Dna, rna, and protein extraction: the past and the present

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Hindawi Publishing Corporation Journal of Biomedicine and Biotechnology Volume 2009, Article ID 574398, 10 pages doi:10.1155/2009/574398

Review Article DNA, RNA, and Protein Extraction: The Past and The Present
Siun Chee Tan1 and Beow Chin Yiap2
1 School

of Postgraduate Studies & Research, Division of Pharmacy, International Medical University, No. 126, Jalan 19/155B, Bukit Jalil, 57000Kuala Lumpur, Malaysia 2 School of Pharmacy and Health Science, Division of Pharmacy, International Medical University, No. 126, Jalan 19/155B, Bukit Jalil, 57000 Kuala Lumpur, Malaysia Correspondence should be addressed to Siun Chee Tan, siunchee tan@imu.edu.my Received 1 July 2009; Accepted 5 November 2009 Recommended by Joakim Lundeberg Extraction of DNA, RNA, and protein is the basic methodused in molecular biology. These biomolecules can be isolated from any biological material for subsequent downstream processes, analytical, or preparative purposes. In the past, the process of extraction and purification of nucleic acids used to be complicated, time-consuming, labor-intensive, and limited in terms of overall throughput. Currently, there are many specialized methods that can be used toextract pure biomolecules, such as solutionbased and column-based protocols. Manual method has certainly come a long way over time with various commercial offerings which included complete kits containing most of the components needed to isolate nucleic acid, but most of them require repeated centrifugation steps, followed by removal of supernatants depending on the type of specimen and additionalmechanical treatment. Automated systems designed for medium-to-large laboratories have grown in demand over recent years. It is an alternative to labor-intensive manual methods. The technology should allow a high throughput of samples; the yield, purity, reproducibility, and scalability of the biomolecules as well as the speed, accuracy, and reliability of the assay should be maximal, whileminimizing the risk of cross-contamination. Copyright © 2009 S. C. Tan and B. C. Yiap. This is an open access article distributed under the Creative Commons Attribution License, which permits unrestricted use, distribution, and reproduction in any medium, provided the original work is properly cited.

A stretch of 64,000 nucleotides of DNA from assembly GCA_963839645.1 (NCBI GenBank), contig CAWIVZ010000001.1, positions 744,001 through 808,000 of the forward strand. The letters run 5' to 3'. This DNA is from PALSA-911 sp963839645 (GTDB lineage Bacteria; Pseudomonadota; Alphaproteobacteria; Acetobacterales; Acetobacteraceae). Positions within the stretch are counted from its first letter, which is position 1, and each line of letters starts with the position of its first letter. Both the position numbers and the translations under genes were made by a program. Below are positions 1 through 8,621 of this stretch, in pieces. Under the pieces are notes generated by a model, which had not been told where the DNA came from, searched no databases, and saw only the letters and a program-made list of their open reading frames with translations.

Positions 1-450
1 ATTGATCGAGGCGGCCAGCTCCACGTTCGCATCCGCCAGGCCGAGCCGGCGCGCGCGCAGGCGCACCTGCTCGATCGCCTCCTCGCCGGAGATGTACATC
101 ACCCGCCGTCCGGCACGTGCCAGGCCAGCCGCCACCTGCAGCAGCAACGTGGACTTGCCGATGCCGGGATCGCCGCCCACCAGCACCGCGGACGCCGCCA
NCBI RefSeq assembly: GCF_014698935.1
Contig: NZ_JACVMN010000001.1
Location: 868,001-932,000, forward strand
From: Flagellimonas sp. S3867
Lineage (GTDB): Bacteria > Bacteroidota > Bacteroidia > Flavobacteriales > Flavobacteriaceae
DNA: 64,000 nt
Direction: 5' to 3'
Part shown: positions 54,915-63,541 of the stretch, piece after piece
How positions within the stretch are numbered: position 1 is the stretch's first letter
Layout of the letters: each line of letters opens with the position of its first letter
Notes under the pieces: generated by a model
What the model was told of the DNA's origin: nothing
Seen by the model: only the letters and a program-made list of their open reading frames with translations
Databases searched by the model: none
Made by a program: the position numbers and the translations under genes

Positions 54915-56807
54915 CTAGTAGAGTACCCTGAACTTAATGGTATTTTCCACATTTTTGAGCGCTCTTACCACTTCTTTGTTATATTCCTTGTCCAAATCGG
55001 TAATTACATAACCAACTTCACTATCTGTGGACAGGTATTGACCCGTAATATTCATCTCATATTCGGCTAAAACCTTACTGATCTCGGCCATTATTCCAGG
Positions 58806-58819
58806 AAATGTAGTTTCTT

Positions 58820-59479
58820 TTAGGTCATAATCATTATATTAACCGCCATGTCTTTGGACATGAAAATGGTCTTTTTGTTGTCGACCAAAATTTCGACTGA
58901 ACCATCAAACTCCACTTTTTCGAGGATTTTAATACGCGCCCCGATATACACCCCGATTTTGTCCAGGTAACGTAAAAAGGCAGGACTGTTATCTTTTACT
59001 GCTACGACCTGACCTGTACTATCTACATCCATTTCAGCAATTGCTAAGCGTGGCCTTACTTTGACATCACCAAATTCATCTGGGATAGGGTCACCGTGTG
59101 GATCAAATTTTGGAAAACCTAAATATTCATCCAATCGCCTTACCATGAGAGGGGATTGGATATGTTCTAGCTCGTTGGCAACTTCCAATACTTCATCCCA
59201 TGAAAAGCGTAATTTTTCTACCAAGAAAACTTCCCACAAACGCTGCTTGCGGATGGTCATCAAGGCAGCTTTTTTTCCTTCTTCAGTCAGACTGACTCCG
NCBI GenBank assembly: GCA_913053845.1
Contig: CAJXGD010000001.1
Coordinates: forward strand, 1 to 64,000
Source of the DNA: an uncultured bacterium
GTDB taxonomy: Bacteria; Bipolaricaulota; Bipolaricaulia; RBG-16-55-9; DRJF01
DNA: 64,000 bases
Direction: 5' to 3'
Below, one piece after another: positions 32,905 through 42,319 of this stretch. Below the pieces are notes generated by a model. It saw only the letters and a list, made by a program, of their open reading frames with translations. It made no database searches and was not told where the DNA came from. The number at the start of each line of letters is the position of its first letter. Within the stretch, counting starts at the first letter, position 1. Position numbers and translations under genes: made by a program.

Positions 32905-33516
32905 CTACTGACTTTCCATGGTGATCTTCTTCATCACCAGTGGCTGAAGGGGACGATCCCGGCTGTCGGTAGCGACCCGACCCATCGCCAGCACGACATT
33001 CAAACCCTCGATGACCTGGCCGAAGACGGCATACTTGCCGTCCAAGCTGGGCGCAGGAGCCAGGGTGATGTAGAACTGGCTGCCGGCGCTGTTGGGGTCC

1. Introduction of Biomolecules Extraction
The extraction of biomolecules, DNA, RNA, and protein,is the most crucial method used in molecular biology [1]. It is the starting point for downstream processes and product development including diagnostic kits. DNA, RNA, and protein can be isolated from any biological material such as living or conserved tissues, cells, virus particles, or other samples for analytical or preparative purposes [1]. Two categories that involved in purifying DNA includethe isolation of recombinant DNA constructs such as plasmids or bacteriophage and the isolation of chromosomal or genomic DNA from prokaryotic or eukaryotic organisms [2]. Generally, successful nucleic acid purification required four important steps: effective disruption of cells or tissue; denaturation of nucleoprotein complexes; inactivation of nucleases, for example, RNase for RNA extraction andDNase for DNA extraction; away from contamination [2]. The target nucleic acid should be free of contaminants including

protein, carbohydrate, lipids, or other nucleic acid, for example, DNA free of RNA or RNA free of DNA [3]. Quality and also integrity of the isolated nucleic acid will directly affect the results of all succeeding scientific research [4]. On the other hand, RNA is an unstablemolecule and has a very short half-life once extracted from the cell or tissues [5]. There are several types of naturally occurring RNA including ribosomal RNA (rRNA) (80%–90%), messenger RNA (mRNA) (2.5%–5%) and transfer RNA (tRNA) [3]. Special care and precautions are required for RNA isolation as it is susceptible to degradation [3, 6]. RNA is especially unstable due to the ubiquitous presence...
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